Labor market

Is your job one of the few in high demand?

Adam Pekarsky launched his boutique legal recruiting and consulting firm in the midst of the recession about a year ago, admittedly quite leery of launching in a downturn. As it turned out, his gamble paid off.

"I don't remember a period like the last four months just in terms of the steady volume of in-house [legal] recruiting," Mr. Pekarsky, founding partner of Calgary-based Pekarsky Stein, says. "We are really, really busy."

The legal sector is among those experiencing the highest levels of demand and the trend is expected to continue, according to government statistics and industry forecasts. From litigation lawyers to law clerks, employment in the sector should remain strong.

"Our client audit business is really taking off [and] the consulting side of the business is really taking off," Mr. Pekarsky says, noting a number of local firms are increasingly hiring inhouse legal counsel. "Corporate legal departments, in a period of economic downturn ... bulk up their internal complement. In the last six months...[more] organizations have hired their first general counsel."

Finance and business professionals are also being snapped up. "As we emerge from the recession and things become more stable, companies are looking for ways to improve the efficiencies of their operations ... but they're also wanting to improve the productivity of their teams," Rod Miller, regional vice-president of Western Canada for Robert Half Canada, says.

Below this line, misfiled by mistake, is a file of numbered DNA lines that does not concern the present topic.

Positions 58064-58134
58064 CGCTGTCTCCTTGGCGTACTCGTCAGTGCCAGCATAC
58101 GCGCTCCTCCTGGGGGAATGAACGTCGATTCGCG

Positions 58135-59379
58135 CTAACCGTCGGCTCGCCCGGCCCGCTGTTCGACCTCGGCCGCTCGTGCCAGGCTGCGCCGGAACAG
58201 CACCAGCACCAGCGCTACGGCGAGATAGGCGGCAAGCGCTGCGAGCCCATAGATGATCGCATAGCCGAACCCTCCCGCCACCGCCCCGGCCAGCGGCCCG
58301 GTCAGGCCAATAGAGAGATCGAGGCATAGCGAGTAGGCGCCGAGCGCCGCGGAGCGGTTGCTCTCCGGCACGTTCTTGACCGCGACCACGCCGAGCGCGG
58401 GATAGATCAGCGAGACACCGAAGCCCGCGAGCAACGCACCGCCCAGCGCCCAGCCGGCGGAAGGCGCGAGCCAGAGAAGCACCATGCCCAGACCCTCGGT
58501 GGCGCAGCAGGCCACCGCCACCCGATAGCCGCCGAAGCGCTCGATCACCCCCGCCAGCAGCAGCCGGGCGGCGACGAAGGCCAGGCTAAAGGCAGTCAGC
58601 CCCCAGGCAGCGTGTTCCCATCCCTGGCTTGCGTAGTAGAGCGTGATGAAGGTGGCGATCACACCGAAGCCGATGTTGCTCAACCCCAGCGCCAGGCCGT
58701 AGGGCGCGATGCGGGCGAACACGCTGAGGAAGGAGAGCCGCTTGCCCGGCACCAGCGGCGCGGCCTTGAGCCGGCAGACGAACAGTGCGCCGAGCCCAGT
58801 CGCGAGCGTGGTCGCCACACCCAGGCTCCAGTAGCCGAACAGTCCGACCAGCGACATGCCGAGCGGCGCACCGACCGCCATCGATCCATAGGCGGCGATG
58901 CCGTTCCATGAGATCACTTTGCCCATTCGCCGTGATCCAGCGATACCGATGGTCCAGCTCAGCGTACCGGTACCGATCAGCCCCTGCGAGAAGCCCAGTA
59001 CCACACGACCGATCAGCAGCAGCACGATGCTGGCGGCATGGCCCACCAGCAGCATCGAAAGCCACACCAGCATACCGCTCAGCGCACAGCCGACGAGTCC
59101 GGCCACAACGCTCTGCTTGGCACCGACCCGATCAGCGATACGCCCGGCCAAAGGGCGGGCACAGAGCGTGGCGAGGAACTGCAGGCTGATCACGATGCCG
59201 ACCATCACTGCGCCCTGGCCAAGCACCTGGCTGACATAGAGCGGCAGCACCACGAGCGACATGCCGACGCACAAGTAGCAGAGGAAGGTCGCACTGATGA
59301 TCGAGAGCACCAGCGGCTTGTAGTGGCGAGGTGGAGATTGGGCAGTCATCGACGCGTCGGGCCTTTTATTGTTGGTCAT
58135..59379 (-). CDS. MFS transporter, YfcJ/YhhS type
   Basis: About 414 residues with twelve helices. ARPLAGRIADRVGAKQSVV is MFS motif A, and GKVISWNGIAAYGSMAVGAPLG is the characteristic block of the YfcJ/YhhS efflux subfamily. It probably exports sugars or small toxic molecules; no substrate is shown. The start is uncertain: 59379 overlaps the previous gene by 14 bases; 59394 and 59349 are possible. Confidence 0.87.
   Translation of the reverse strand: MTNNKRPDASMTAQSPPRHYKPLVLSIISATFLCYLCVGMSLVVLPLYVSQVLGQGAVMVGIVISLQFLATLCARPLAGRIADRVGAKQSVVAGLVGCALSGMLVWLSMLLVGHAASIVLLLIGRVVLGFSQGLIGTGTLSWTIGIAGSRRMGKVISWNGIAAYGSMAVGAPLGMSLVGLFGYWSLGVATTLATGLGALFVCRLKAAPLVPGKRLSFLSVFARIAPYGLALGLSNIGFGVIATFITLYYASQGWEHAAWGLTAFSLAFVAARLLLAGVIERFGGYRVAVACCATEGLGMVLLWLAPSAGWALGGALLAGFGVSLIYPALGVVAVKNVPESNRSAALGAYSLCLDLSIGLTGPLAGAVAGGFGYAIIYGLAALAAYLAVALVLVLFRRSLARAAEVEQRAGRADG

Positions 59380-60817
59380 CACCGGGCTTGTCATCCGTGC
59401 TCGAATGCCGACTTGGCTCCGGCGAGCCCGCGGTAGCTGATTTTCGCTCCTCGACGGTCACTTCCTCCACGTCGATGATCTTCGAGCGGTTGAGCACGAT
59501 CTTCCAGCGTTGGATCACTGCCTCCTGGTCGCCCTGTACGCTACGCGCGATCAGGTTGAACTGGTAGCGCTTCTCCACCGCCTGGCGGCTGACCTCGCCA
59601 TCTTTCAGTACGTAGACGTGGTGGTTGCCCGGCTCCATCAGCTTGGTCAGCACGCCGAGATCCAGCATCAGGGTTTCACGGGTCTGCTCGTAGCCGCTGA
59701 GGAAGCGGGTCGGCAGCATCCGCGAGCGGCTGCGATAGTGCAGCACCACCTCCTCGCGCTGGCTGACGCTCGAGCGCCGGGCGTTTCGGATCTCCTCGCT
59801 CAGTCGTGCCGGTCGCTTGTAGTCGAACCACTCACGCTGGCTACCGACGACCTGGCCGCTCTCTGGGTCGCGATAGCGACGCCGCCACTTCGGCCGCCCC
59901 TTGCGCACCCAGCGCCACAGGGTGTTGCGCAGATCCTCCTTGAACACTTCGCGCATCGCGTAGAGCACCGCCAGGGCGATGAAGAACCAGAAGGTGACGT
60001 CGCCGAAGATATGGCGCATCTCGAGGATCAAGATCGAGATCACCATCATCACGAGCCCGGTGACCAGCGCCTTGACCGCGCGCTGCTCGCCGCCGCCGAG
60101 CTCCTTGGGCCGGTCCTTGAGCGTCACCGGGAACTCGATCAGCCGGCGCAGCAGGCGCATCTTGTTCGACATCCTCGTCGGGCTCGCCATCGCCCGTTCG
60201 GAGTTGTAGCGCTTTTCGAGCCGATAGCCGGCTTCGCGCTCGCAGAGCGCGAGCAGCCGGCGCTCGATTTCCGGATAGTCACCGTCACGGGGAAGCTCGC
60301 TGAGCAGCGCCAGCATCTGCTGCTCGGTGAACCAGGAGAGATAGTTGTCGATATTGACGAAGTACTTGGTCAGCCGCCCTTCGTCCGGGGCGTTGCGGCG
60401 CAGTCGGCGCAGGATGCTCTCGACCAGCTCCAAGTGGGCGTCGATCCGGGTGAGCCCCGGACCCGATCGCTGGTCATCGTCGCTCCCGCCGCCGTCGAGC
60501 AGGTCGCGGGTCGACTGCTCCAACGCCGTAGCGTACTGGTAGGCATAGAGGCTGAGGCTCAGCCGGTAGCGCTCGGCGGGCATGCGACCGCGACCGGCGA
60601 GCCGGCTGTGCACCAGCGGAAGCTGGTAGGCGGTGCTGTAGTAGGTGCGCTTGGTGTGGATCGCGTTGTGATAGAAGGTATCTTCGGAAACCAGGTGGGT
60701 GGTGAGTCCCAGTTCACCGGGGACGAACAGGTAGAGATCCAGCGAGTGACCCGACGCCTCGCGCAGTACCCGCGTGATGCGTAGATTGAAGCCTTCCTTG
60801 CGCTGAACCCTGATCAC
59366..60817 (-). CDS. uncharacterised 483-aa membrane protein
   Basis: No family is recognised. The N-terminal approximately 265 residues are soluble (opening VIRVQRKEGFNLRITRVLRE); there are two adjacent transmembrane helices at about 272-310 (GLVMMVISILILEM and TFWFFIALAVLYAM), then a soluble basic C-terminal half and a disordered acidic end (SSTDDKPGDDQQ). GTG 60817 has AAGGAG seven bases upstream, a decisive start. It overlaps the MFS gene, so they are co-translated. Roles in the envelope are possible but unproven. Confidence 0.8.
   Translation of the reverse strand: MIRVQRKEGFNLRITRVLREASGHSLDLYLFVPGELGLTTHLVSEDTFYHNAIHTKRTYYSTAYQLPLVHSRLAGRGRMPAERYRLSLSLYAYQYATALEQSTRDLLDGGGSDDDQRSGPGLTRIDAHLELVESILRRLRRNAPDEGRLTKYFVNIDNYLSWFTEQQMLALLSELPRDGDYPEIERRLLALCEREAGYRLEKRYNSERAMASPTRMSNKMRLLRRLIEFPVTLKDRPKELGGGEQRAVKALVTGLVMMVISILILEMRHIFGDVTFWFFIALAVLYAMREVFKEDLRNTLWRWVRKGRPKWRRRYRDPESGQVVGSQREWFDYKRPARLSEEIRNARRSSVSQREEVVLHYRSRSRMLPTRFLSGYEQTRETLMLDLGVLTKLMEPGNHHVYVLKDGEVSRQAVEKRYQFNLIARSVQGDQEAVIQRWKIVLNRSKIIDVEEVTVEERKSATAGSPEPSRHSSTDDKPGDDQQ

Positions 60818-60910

The trend to efficiency is placing performance and business analysts, as well as controllers and auditors, in high demand.

What began as a very cautious trend toward hiring temporary or contract help is now translating into permanent positions for the most in-demand jobs, he says. "[Hiring managers] got their feet wet for a little while with a temp resource or a consultant, but now we're seeing them take on those roles in a permanent way."

Some business analysts are projected to earn 9.3% salary increases next year, such as enterprise resource planning analysts, to a range of $80,000 to $105,000, while controller and performance analysts are forecast to earn about 5% more than in 2010.

More employment disputes resulted from increased layoffs across the board in most occupations during the recession, boosting the demand for lawyers specializing in employment law, such as Len Polsky, litigation counsel with Mac-Pherson Leslie&Tyerman LLP.

"We see a lot of activity by our clients and the business sector in general," Mr. Polsky says. "In fact, we grew throughout that [recession]."

A wide range of jobs in health care, education, retail and wholesale trade are also showing higher-than-average job shortages, according to Statistics Canada. Specialized jobs related to the environmental sector are also in high demand, as well as senior managers.

(Published by National Post - January 5, 2011)

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